As Indian slave trade increased, the conditions to transmit smallpox became better. This happened in the 1690s. By 1696, VA was ready for an outbreak because the conditions were favorable. Smallpox was introduced by an unknown source, and it exploded from VA into the Carolinas and further south, following trade networks.  It is important to note that the traders making up the trade networks included tribes as well as Europeans.  Kelton expands the boundaries of the epidemic from tribes who happened to be located in the disease’s trajectory to include other tribes who would have come into contact through their economic activity.  Specifically, Chickasaws and Creeks probably experienced the epidemic, because they were very involved in the slave trade.  His conclusion changes the tribes from victims who were preyed upon by an unknown disease to people who happened to encounter it through business transactions and therefore changes the power dynamic of the Indian actors during this time.  However, whether or not Indians chose to participate in the slave trade, they still unexpectedly were decimated by smallpox exposure. He argues that the 1696-1700 epidemic was a “turning point”, because tribes could not completely recover from the population collapse, and more smallpox epidemics continued to hurt tribal populations (37).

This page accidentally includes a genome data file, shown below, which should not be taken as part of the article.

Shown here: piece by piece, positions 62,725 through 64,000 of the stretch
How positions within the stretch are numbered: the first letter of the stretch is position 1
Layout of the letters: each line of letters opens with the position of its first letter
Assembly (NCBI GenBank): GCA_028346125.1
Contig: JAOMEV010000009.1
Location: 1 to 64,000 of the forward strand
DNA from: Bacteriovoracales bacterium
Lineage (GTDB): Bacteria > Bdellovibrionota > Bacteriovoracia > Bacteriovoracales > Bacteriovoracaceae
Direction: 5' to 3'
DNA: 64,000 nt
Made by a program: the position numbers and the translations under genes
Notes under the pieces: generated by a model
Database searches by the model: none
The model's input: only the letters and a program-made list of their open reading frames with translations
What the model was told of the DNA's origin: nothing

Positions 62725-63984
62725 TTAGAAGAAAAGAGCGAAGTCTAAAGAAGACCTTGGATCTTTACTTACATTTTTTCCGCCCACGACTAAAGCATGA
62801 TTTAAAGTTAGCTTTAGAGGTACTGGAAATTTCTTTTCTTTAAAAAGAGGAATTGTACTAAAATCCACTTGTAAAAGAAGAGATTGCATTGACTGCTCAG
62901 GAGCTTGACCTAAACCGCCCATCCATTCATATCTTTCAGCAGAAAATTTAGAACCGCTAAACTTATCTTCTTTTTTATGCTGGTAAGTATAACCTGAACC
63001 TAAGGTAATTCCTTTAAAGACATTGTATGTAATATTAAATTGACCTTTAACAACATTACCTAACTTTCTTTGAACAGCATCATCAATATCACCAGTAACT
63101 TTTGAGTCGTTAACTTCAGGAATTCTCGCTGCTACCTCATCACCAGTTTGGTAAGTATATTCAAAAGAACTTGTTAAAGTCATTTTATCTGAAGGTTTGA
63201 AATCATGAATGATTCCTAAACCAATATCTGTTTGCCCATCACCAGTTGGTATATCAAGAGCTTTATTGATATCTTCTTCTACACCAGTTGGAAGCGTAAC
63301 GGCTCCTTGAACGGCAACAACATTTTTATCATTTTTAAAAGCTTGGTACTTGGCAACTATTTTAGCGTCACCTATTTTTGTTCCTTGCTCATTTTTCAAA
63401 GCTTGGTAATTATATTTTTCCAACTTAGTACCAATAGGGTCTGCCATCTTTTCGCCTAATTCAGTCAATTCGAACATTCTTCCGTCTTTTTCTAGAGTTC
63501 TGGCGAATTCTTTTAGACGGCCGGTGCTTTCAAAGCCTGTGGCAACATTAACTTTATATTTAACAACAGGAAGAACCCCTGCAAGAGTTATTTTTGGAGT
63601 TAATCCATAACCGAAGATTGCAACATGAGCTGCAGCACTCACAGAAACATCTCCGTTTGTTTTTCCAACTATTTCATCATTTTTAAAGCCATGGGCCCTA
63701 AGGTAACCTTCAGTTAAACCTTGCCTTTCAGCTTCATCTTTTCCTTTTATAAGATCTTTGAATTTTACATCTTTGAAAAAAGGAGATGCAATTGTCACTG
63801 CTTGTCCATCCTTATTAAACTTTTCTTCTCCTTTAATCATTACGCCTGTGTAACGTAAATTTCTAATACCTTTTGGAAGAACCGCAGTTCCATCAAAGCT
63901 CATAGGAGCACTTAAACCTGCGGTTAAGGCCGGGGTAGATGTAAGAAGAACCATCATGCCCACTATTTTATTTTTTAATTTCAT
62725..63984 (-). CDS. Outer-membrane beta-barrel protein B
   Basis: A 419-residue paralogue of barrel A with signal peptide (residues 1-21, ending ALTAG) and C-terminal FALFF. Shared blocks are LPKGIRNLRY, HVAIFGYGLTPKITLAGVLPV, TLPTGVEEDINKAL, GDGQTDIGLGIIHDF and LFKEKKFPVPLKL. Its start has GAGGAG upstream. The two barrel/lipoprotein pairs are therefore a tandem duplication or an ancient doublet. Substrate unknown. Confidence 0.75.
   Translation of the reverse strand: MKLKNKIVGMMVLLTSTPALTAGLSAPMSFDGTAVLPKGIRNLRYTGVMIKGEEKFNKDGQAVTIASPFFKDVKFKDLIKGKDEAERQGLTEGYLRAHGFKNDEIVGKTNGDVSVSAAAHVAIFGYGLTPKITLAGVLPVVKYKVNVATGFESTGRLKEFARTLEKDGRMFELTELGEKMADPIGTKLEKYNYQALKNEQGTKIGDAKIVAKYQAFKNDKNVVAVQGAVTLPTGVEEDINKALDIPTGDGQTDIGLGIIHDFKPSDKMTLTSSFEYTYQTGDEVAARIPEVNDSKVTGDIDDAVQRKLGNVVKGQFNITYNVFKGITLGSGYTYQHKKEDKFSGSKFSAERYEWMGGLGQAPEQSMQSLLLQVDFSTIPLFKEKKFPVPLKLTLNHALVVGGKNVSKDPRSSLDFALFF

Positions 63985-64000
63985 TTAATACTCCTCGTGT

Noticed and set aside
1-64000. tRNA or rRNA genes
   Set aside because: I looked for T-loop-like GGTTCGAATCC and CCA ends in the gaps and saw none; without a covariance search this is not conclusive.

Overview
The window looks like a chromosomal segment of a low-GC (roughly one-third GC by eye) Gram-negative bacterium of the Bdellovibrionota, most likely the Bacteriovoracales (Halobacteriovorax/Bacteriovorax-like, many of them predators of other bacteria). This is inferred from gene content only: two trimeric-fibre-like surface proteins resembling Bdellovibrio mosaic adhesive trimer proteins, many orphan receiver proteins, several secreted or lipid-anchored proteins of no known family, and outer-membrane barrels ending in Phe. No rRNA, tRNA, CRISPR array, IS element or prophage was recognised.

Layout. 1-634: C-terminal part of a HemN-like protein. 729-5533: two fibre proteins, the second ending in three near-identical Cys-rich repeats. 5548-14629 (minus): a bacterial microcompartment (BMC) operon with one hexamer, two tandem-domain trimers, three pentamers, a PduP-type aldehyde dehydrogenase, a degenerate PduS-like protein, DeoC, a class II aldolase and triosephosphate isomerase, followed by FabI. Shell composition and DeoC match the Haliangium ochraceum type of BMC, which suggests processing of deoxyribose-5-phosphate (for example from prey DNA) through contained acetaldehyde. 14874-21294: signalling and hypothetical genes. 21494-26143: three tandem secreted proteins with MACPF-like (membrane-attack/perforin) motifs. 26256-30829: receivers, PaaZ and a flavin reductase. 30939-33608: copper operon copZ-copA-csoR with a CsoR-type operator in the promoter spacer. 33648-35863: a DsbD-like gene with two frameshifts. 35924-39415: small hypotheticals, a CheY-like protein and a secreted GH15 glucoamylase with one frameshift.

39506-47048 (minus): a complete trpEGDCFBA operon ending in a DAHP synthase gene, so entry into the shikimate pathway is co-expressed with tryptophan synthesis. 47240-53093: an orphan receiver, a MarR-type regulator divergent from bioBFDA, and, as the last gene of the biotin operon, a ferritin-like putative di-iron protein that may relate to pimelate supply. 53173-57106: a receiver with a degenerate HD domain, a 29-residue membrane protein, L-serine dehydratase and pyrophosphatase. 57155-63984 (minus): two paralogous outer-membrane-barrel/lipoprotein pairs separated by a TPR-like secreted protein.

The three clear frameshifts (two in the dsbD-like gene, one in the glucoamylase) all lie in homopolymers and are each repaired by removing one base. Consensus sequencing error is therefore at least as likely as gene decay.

Kelton’s analysis rests on trade networks and the unlikely contact pre-1696 and the increased contact in the 1690s.  Helen Rountree also uses trade networks to argue against the viewpoint that Indians made few long distance trips before 1670. She particularly uses maps to literally illustrate her points.  These readings made me very interested in the role that trade networks and people-to-people contact has.  Although something like smallpox usually makes Indians into the victims, I learned that Indian participation in the trade networks and slave trade actually helped the favorable conditions for the outbreak that collapsed tribal populations.

Steven C. Hahn further explicates the connections between Indians and trade; he argues that the Creek became so dependent on European goods acquired during trade that European products became necessities.  Creek children grew up taking European products for granted.  This asymmetrical trade relationship resulted in major Creek debt to the English traders.  However, Hahn disrupts this typical narrative of Indians being abused by the English by arguing that Creeks reacted by enslaving other Indians during the Tuscarora War. Thus, they attempted to repay their debts.  Hahn’s research supports this week’s broader theme of Indian agency and response.  Instead of passively getting into debt and accepting their situation, the Creeks tried to remedy their financial state.

“Because It Is Right”

Stanley Knick